Recently two different developers have brought proposals for apartments to the city.
Both proposals are very early in the process and there are many, many details to be worked out before either of them break ground, and the possibility (although remote) that they do not move forward.
Both buildings are for ‘market rate’ apartments, with final rents pending market studies conducted by each developer.
The early results of both studies indicate a large demand for this type of home in Robbinsdale, and each developer stating that even if both properties are built, the demand would not be met. They are also targeting a similar tenant mix, from young professionals to ‘empty nesters’ and retirees that want to downsize, but stay in Robbinsdale. One mentioned an abundance of nearby North Memorial employees as potential tenants.
City staff has been working with the developers to insure their proposals meet zoning, land use, parking and other ordinances and guidelines in city code, just as they do with any property owner or developer that brings a proposal forward.
At our work sessions, the council asked the developers to consider some architectural details or to modify the ‘this could be any suburb’ look of the buildings. Our desire is for high quality buildings, that both fit into the neighborhood and standout as ‘only in Robbinsdale’. It is a tough balancing act and both groups agreed to come up with some additional ideas.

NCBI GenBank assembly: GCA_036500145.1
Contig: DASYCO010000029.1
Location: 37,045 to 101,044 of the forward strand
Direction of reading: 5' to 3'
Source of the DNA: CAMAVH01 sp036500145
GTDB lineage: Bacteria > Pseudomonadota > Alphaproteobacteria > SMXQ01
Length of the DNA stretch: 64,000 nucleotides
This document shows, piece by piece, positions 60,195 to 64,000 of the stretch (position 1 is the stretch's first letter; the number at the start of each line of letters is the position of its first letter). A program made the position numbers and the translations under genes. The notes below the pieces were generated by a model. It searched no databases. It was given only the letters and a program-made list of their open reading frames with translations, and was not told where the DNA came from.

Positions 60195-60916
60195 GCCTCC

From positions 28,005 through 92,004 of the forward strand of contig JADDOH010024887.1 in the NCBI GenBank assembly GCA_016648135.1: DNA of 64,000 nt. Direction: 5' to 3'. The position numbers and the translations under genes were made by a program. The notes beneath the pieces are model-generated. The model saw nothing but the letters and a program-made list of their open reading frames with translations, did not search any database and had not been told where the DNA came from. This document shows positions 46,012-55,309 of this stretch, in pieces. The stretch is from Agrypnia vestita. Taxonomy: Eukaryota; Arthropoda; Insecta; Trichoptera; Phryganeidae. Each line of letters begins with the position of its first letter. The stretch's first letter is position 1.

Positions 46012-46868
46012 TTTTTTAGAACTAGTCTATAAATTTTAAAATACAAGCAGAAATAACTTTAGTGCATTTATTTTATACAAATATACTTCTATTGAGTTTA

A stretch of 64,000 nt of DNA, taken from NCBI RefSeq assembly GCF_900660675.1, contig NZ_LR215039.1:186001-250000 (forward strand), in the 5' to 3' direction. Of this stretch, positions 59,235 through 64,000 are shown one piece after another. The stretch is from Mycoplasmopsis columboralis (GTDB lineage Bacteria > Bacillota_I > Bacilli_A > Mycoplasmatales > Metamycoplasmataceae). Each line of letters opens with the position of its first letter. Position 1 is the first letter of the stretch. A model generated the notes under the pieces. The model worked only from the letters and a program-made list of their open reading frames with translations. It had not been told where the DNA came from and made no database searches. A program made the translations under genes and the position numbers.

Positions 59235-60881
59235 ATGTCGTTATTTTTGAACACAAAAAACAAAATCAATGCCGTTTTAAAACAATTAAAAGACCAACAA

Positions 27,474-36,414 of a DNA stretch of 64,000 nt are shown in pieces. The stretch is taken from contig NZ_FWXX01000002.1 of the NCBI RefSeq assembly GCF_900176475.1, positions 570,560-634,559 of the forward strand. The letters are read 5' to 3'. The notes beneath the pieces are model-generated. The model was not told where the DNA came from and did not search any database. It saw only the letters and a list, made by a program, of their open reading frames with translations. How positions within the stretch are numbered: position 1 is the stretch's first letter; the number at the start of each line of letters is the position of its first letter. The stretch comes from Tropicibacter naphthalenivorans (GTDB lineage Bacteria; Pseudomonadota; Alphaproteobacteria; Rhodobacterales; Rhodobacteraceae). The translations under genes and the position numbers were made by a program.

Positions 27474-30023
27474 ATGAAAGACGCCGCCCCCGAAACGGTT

Citizen’s Bank site
The first proposal is for the land next to Citizens Bank, with the bank remaining in the current location. The development would use the large parking area near the bank and the area where the office building next to the bank, and fronting Lakeland Ave (frontage road for County Road 81) now stands. The developers have also purchased a single family home that would be included as part of the development.
The proposal is for approximately 130 market rate apartments, with lots of amenities like a roof top deck, underground parking, pet friendly and an enhanced resident community room, including a kitchen.
The proposal shows units that front West Broadway would have their front door accessed directly outside, providing a townhouse-like look that is designed to fit into the neighborhood.
36th and France Site
This proposal includes ground level retail space and around 200 units.
The commercial space will be on the corner of 36th and Bottineau Blvd. As this proposal is so early in the process, future commercial tenants have not been identified, but the developer has an undisclosed wish list they are working on.
This building is also high on amenities including underground parking, pet friendly, a large outside pool, and a community room for resident use.
As with the the first proposal, units facing West Broadway would have outside entrances that look similar to a townhouse and blending into the neighborhood.
Parking and Traffic
With any major development, the city looks at parking and traffic issues that may occur. Parking for both proposals contains at least 1 underground spot for each bedroom, and additional ground level parking for guests.
Traffic in the area has already been discussed by the staff and council due to the Hy-Vee project, and initial traffic counts and documentation have been started.